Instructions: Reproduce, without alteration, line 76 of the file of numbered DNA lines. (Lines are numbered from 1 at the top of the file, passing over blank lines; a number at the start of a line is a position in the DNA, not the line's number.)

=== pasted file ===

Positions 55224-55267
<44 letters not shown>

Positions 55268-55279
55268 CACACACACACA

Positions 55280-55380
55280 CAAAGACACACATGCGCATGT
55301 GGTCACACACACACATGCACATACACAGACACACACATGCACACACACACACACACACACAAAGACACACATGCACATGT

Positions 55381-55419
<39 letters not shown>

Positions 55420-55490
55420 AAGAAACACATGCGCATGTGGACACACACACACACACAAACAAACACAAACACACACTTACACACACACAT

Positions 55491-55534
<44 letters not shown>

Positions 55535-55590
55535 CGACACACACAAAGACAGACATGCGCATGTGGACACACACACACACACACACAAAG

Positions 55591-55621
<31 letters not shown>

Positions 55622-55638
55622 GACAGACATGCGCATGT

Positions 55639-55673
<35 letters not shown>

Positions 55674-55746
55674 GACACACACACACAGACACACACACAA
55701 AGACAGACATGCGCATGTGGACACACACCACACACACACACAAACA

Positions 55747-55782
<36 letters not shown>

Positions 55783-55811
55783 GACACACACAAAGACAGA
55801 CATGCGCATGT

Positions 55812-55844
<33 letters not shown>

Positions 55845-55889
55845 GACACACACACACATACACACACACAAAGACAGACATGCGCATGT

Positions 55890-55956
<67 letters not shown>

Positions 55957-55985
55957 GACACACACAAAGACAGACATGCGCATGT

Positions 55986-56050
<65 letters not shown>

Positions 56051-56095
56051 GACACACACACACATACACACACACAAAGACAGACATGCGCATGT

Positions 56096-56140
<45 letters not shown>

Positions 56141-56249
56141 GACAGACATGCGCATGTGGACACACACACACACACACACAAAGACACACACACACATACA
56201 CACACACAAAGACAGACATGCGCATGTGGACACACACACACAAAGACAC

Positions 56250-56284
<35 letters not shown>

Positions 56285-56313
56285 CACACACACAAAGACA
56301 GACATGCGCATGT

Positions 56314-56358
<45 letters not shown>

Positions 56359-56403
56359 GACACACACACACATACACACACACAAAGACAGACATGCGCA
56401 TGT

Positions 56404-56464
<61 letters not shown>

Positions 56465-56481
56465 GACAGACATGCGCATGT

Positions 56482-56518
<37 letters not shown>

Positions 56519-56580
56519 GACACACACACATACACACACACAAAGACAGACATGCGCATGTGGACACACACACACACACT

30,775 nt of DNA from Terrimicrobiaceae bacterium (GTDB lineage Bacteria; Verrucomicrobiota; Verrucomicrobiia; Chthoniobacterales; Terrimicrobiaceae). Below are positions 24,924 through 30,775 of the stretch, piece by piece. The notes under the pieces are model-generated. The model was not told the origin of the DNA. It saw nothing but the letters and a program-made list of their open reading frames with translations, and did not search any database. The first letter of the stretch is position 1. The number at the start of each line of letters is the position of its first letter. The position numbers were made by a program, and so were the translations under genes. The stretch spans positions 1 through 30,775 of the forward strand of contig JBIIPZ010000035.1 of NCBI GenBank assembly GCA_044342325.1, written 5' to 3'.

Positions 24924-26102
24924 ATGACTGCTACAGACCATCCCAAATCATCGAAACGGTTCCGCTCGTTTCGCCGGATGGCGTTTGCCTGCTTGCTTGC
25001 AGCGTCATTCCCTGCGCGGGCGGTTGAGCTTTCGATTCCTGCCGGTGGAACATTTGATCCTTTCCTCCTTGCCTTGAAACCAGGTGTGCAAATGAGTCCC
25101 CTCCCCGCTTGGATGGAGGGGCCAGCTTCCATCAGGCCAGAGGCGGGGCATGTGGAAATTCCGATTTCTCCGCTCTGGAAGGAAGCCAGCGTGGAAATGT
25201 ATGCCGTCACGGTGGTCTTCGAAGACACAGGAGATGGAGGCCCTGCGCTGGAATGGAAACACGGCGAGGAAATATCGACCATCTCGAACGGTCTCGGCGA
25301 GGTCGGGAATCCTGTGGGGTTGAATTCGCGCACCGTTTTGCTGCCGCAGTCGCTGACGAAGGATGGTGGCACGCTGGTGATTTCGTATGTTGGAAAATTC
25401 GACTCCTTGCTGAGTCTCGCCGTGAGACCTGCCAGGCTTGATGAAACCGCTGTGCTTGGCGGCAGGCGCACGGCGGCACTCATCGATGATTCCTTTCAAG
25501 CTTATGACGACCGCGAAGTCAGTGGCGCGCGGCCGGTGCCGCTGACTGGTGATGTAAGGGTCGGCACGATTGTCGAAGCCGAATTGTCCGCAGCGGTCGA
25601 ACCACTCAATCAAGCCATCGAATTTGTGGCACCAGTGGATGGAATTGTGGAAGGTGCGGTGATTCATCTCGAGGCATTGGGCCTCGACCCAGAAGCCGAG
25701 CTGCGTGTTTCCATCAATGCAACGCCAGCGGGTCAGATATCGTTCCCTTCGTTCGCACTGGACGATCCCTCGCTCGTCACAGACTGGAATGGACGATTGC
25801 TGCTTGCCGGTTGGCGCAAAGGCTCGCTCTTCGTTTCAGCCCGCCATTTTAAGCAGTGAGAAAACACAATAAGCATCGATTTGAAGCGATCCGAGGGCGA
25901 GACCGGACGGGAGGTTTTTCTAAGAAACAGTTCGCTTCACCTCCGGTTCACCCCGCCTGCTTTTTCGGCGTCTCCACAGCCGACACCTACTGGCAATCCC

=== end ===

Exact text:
25801 TGCTTGCCGGTTGGCGCAAAGGCTCGCTCTTCGTTTCAGCCCGCCATTTTAAGCAGTGAGAAAACACAATAAGCATCGATTTGAAGCGATCCGAGGGCGA